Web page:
There were two incidents immediately upon our arrival in Michigan that prompted our departure from the LDS church. Anyone who’s ever been involved with the LDS church or has Mormon friends is familiar with the “every member a missionary” slogan. Some people truly do care about their neighbors and handle their ‘responsibility’ to proselytize their friends, family and neighbors with dignity and respect; however, more often than not Mormons can be quite pushy about their church and beliefs. The ward mission was quite big on involving the youth in active missionary activities. At first I had no objections to this at all; I thought it was cool that teenage members of the church had the opportunity to expose friends of other faiths to our activities. It made us seem a lot less cult-like. That all changed really quickly. The Stake Young Men’s presidency provided us (the ward Young Men’s presidency) with a list of “less active” members and those who had requested to be placed on the “do not contact” (DNC) list. The Stake presidency had done their homework and had isolated families with teenage children. Our responsibility was to encourage our youth to befriend the children of these ‘fallen away’ Mormon families, even if it meant disregarding their wishes to not have contact with the church. The immediate thought that raced through my head was “Is this legal?” Rather than keeping my thoughts to myself, I asked the question, which of course was greeted with a rather suspicious look from the Stake Young Men’s president. He was all too happy to inform me that this was a “loophole” in the system through which we could potentially maintain contact with these families. I was appalled. The second event that led me to leave Mormonism was simply a phone call from the missionaries. They were working with a young Catholic family and wanted to know if I could accompany them to perhaps inform them of my own spiritual journey. I knew right then and there that my faith in Mormonism had been shaken and that I could lie to that family. I respectfully declined citing a prior commitment interfered. The event with the Young Men’s presidency also shook my wife’s faith considerably. After that event she began to earnestly re-investigate the teachings of the Catholic Church and realized that we had been hoodwinked by the romantic edited version of Mormonism that we had been spoon fed. In the beginning my wife was much more skeptical than I was about Mormonism. As a matter of fact, if it would have been up to me, I would have joined much earlier than I did. I respect her spirituality a lot and knew that if we felt the same way about this that we needed to talk to our bishop.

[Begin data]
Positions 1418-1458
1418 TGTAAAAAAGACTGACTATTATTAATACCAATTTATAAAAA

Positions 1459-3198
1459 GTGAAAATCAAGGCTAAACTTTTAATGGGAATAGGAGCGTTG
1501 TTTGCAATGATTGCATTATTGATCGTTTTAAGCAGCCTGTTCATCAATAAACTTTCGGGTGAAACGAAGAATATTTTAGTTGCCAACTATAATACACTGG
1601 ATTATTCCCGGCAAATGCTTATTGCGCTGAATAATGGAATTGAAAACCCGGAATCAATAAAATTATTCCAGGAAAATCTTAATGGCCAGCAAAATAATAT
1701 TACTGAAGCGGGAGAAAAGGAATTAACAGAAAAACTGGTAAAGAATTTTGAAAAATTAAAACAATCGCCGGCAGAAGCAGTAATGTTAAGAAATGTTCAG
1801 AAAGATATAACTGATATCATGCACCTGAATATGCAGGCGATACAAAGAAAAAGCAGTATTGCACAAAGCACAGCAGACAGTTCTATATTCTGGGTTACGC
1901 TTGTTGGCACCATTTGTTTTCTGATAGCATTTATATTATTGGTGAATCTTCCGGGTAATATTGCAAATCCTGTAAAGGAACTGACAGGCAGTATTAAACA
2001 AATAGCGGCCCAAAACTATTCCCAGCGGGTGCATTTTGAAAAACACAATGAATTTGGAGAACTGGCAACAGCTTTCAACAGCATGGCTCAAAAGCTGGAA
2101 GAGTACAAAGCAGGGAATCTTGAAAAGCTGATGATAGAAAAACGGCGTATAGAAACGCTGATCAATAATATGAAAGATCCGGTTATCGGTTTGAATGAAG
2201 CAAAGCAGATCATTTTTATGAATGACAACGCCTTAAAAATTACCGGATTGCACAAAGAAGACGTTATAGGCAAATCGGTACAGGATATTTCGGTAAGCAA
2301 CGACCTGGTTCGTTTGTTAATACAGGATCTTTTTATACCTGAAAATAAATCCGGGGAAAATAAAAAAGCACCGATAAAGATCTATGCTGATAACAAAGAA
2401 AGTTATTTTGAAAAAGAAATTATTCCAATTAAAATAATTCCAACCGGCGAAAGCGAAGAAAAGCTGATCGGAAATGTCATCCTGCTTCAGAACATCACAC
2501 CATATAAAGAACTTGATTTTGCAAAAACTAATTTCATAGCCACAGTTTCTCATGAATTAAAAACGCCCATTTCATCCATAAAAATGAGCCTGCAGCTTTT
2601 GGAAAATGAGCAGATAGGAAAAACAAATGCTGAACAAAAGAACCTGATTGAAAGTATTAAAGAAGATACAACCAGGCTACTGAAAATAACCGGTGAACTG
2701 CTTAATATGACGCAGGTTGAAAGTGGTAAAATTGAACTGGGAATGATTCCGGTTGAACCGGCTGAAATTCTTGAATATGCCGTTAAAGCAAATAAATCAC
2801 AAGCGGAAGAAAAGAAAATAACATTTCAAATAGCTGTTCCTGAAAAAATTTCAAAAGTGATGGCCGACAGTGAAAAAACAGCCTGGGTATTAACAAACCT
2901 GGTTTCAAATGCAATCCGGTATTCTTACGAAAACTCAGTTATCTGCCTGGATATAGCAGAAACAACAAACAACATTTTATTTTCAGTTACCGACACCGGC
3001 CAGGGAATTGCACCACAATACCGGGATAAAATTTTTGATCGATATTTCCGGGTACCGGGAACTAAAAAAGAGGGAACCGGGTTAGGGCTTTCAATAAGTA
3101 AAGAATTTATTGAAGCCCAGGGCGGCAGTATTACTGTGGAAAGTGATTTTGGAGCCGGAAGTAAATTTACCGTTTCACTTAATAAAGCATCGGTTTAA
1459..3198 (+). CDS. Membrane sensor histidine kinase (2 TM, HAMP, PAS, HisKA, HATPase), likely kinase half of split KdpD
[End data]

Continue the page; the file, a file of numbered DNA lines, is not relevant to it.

So we scheduled an appointment with our bishop to discuss our ‘concerns’. He followed protocol and asked us to turn in our Temple Recommends and asked us if either of us were here due to being offended by another member of the ward or due to gross misconduct on our part. In other words, before even hearing us out it was thrown at us that some how this had to be our fault. We had put our hearts and souls into the LDS church and to have someone flat out ask you that really hurt. We said that we wanted to search out our feelings about returning to the Catholic Church. He respected our wishes but subsequently bombarded us with missionaries, home teachers (funny that they never showed up prior to this meeting!), visiting teachers, etc. that became so overwhelming that we requested to be put on the “do not contact” (DNC) list immediately thereafter.
To make sure that our ‘feelings’ weren’t misleading us again, we decided to attend Mass regularly at a parish called Christ the King in Ann Arbor, Michigan. After participating (and that’s the key word) in the celebration of the Mass we both knew beyond a shadow of a doubt that we needed to return to the Bride of Christ, the Holy Catholic Church. We immediately contacted the Priest and had a few meetings with another Deacon. After telling them the details of our spiritual journey and our experiences with Mormonism they both felt that upon receiving the Sacrament of Reconciliation we could once again fully participate in all of the blessings and Sacraments provided under Christ’s true Church.